Identification of novel biofluid markers of tau and TDP-43 pathology (2 years, $238,686). The ability to differentiate individuals with FTD-tau pathology from those with FTD-TDP-43 pathology is essential for the development of tau- or TDP-43-specific therapeutics. However, at the present time, it is only possible to accurately determine if a given person has FTD-tau or FTD-TDP-43 if they are known to have a genetic mutation in the MAPT gene (tau) or the GRN or C9ORF72 genes (TDP-43). Dr. Rohrer’s project will identify protein isoforms and protein fragments specific to tau and TDP-43 that can be used to develop ultrasensitive assays for use in CSF and blood.

Judith Steen, PhD: Boston Children’s Hospital

Quantitative profiling of tau in CSF to pilot diagnoses and monitoring treatment effectiveness in FTD patients (2 years, $325,545). Dr. Steen’s laboratory has developed a promising technique specifically for identifying and measuring abnormally modified forms of tau, called the FLEXITau assay, which has been shown to accurately distinguish FTD subtypes from Alzheimer’s disease and healthy controls in post-mortem brain tissue. In this project, Dr. Steen will fine-tune the FLEXITau assay and extend testing to CSF samples with the goal of characterizing disease-specific patterns that can be used to differentiate FTD from other neurological diseases.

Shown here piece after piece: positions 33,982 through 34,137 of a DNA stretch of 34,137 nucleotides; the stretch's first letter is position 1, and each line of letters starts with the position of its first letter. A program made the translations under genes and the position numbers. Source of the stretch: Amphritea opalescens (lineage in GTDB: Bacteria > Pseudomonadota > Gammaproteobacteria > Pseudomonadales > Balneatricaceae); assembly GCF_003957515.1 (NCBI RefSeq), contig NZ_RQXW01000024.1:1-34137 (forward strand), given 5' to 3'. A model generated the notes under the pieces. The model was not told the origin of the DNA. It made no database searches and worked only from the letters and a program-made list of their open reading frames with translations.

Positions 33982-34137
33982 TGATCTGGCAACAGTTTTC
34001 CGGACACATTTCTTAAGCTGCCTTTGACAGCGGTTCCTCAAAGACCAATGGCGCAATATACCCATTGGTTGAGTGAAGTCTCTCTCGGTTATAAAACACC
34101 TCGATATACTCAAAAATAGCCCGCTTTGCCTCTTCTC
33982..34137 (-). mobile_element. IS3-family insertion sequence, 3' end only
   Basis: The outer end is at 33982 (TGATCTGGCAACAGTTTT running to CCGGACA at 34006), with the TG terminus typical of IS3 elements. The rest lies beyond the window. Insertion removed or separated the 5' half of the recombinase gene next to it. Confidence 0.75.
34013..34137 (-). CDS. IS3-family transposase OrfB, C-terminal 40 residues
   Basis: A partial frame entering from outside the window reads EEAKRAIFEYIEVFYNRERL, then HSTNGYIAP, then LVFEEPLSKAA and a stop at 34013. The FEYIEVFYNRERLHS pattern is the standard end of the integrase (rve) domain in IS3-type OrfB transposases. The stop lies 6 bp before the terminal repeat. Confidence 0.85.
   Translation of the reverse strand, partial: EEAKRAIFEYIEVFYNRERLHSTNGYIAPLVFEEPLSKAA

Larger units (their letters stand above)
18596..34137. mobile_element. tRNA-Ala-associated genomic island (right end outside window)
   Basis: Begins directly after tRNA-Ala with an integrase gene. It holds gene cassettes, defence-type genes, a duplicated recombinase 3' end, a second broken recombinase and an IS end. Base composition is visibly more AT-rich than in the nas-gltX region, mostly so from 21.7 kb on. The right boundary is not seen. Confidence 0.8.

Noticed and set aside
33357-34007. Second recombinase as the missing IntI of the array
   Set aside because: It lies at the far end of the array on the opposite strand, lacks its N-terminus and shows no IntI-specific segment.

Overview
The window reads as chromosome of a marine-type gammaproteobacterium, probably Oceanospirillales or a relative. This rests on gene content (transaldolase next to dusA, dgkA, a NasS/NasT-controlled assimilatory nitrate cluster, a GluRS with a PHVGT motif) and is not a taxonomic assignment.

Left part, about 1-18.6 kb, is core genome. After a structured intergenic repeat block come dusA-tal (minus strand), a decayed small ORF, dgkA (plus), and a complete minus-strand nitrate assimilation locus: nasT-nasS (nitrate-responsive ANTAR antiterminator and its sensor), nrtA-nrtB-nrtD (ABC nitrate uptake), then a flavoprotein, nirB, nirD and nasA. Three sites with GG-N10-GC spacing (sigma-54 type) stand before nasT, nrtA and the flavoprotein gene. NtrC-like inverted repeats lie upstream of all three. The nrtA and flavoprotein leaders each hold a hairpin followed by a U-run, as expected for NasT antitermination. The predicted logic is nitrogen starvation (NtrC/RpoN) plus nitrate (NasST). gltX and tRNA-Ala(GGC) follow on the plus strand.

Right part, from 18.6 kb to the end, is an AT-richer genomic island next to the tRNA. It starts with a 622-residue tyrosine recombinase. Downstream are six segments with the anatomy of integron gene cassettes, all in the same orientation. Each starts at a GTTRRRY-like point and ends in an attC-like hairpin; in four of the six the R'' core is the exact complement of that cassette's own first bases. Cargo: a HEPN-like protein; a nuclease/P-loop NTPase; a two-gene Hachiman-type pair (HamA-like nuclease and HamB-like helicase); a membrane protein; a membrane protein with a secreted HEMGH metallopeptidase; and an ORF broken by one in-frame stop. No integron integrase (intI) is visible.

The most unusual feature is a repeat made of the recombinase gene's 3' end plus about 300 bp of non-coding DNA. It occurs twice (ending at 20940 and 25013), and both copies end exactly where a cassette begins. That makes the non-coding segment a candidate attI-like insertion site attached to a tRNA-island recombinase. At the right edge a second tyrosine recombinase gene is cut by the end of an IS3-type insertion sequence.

Using TDP43 as a biomarker in FTD patients (2 years, $189,455). Dr. Steen’s second project will leverage the experience gained during the development of the FLEXITau assay to develop a similar FLEXI assay for TDP-43 modifications. The new FLEXITDP43 assay will be tested on brain tissue samples from FTD patients and samples from patients with other neurodegenerative disorders and optimized to establish a foundation for future evaluation in biofluids.

FTD Biomarkers Initiative Scientific Advisory Board

Jang-ho Cha, MD, PhD
Global Translational Medicine Head, Neuroscience Novartis Institutes for Biomedical Research (NBIR)

John Dunlop, PhD
Vice President, Neuroscience Research Amgen

Mark Forman, MD, PhD
Executive Director, Translational Medicine Merck

Murray Grossman, MD
Professor of Neurology Director, Penn FTD Center University of Pennsylvania Medical School

Carole Ho, MD
Chief Medical Officer Head of Development Denali Therapeutics

Keith Johnson, MD
Professor of Radiology & Neurology Harvard Medical School Director, Molecular Neuroimaging, Massachusetts General Hospital

David Knopman, MD
Professor of Neurology Mayo Clinic – Rochester MN AFTD Medical Advisory Council

Kimberly Scearce-Levie, PhD
Director, Preclinical Translational Biology Denali Therapeutics

Ian Mackenzie, MD
Professor of Pathology & Laboratory Medicine University  of British Columbia

Leonard Petrucelli, PhD
Professor of Neuroscience Mayo Clinic – Jacksonville FL

Jonathan Rohrer, MRCP, PhD
Clinical Lecturer & Neurologist University College London Principal Investigator, Genetic FTD Initiative (GENFI)

Philipp von Rosenstiel, MD
Senior Medical Director Neurology, Early Clinical Development Biogen

Scott Small, MD
Boris and Rose Katz Professor of Neurology Director, Alzheimer’s Disease Research Center Columbia University

Stacie Weninger, PhD
Chair Executive Director F-Prime Biomedical Research Initiative

Henrik Zetterberg, MD
PhD Professor of Neurochemistry University of Gothenburg